Dr. Sherwin Nuland, a clinical professor of surgery at Yale University, is the author of the recent well-received biography on the Rambam. He is also a National Book Award-winning author of "How We Die: Reflections on Life's Final Chapter" (Knopf, 1994) and the author of a memoir, "Lost in America" (Knopf, 2003), among many others. He has written a blistering attack on metzitza b'peh, the oral-to-genital suction of the open circumcision wound done by many haredim as part of the circumcision ceremony:
Under normal conditions, the human mouth is home to streptococcus, staphylococcus and about five other forms of bacteria, several of which are capable of causing serious — and even lethal — infections. Every emergency room physician knows that these germs make a human bite more dangerous than a similar wound inflicted by a dog or cat, so much so that standard medical protocol demands that all such injuries be surgically explored and the damaged tissue cut out. The only exception is a bite on the face, where cosmetic considerations allow some leeway, but only with careful discrimination and close follow-up.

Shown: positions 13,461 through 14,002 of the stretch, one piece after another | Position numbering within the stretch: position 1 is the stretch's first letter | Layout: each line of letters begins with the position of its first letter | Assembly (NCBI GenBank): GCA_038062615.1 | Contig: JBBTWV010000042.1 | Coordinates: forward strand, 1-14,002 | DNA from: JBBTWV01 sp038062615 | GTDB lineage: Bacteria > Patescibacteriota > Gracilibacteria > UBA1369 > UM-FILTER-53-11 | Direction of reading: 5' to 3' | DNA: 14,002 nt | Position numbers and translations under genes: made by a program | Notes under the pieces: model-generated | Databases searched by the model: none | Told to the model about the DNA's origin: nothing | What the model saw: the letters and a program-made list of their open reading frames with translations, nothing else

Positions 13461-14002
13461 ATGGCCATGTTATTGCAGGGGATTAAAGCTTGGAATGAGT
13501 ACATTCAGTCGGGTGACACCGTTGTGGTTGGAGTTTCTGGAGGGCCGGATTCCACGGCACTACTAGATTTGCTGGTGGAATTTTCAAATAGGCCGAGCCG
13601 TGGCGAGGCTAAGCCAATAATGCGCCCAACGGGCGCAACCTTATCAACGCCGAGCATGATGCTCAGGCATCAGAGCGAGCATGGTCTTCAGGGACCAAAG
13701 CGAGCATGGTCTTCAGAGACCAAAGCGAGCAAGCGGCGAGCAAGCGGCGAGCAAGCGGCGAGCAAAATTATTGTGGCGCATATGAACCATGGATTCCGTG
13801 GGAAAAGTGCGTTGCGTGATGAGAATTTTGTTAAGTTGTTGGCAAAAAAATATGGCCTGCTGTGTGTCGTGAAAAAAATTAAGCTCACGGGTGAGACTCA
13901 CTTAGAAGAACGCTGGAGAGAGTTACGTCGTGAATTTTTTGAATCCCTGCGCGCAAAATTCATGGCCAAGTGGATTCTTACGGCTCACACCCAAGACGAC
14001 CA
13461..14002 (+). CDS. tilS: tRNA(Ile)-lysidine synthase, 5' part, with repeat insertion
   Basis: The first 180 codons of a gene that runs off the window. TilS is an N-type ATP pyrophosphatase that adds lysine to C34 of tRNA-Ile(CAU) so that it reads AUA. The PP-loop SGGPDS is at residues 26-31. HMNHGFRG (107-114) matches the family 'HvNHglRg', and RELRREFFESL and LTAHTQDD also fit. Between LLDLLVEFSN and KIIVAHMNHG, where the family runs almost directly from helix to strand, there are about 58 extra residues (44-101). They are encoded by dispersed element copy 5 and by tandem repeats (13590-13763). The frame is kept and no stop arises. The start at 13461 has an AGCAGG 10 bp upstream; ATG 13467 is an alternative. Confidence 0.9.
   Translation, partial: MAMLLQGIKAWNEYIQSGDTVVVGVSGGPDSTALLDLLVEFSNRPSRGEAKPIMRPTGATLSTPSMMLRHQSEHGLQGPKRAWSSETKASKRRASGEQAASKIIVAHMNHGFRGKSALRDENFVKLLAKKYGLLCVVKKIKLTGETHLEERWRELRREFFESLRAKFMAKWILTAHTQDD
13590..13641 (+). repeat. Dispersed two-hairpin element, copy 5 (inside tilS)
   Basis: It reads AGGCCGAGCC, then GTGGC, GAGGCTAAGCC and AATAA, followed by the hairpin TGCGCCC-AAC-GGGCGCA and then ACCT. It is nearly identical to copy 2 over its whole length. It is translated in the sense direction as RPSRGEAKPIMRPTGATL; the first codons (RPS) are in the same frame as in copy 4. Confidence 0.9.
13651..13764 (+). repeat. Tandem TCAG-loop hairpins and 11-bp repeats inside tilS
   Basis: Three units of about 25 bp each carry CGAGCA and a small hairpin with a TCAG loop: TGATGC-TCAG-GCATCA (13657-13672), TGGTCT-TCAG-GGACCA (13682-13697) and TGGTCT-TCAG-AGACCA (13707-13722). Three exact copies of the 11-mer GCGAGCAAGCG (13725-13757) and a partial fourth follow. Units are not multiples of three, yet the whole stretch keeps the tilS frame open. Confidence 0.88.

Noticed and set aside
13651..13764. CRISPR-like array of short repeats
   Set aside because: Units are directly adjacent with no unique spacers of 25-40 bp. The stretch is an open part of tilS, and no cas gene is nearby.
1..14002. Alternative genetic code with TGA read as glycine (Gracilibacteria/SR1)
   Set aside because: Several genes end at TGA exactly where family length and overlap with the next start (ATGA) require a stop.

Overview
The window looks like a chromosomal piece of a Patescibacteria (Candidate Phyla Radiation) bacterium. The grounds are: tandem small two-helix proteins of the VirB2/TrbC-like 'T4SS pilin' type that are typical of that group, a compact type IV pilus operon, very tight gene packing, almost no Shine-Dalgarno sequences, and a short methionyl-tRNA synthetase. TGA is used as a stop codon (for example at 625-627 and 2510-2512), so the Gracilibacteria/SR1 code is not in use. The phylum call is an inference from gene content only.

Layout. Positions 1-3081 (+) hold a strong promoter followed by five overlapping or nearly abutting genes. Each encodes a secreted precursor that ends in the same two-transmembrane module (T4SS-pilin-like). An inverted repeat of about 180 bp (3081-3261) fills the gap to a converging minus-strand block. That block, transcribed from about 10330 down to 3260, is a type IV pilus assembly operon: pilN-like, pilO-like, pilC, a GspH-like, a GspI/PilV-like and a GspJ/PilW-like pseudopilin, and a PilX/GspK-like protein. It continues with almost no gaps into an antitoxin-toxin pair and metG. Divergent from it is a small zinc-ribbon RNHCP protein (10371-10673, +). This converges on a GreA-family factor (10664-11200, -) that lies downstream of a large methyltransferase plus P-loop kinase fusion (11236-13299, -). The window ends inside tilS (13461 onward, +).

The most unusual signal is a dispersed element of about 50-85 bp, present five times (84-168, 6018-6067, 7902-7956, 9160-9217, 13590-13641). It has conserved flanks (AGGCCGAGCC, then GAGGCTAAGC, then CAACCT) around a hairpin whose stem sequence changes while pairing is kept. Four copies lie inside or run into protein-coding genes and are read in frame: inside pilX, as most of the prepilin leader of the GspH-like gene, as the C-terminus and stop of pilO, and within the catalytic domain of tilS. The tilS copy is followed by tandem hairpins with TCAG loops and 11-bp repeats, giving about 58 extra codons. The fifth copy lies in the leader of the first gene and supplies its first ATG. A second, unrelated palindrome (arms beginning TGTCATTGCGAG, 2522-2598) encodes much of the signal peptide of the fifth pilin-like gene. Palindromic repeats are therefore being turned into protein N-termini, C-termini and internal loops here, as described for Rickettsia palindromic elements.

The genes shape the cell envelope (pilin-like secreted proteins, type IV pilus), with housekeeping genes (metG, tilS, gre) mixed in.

These precautions are in place because of the highly dangerous bacteria, but the herpes simplex virus adds problems of its own. To quote a standard textbook used by medical students and residents in training, "[U]ntreated neonatal herpes simplex has a case fatality rate exceeding 60%, with half of survivors severely damaged," frequently as the result of encephalitis. Other texts provide similar figures.
Fortunately, the disease is rare in the general population — but the general population does not suck on the newly cut penises of its neonates. Who knows the real number of fatalities and illnesses among ultra-Orthodox infants from either viral or bacterial infection, a figure on which the recently reported cases shed no light?
… The Shulhan Arukh, the code of Jewish law, could not be clearer on the matter of circumcision: "The fulfillment of all ordinances [of the brit milah] are suspended if there is danger to human life."
The danger of metzitzah b'peh has been more than amply demonstrated. Were the Rambam alive today, he would certainly agree.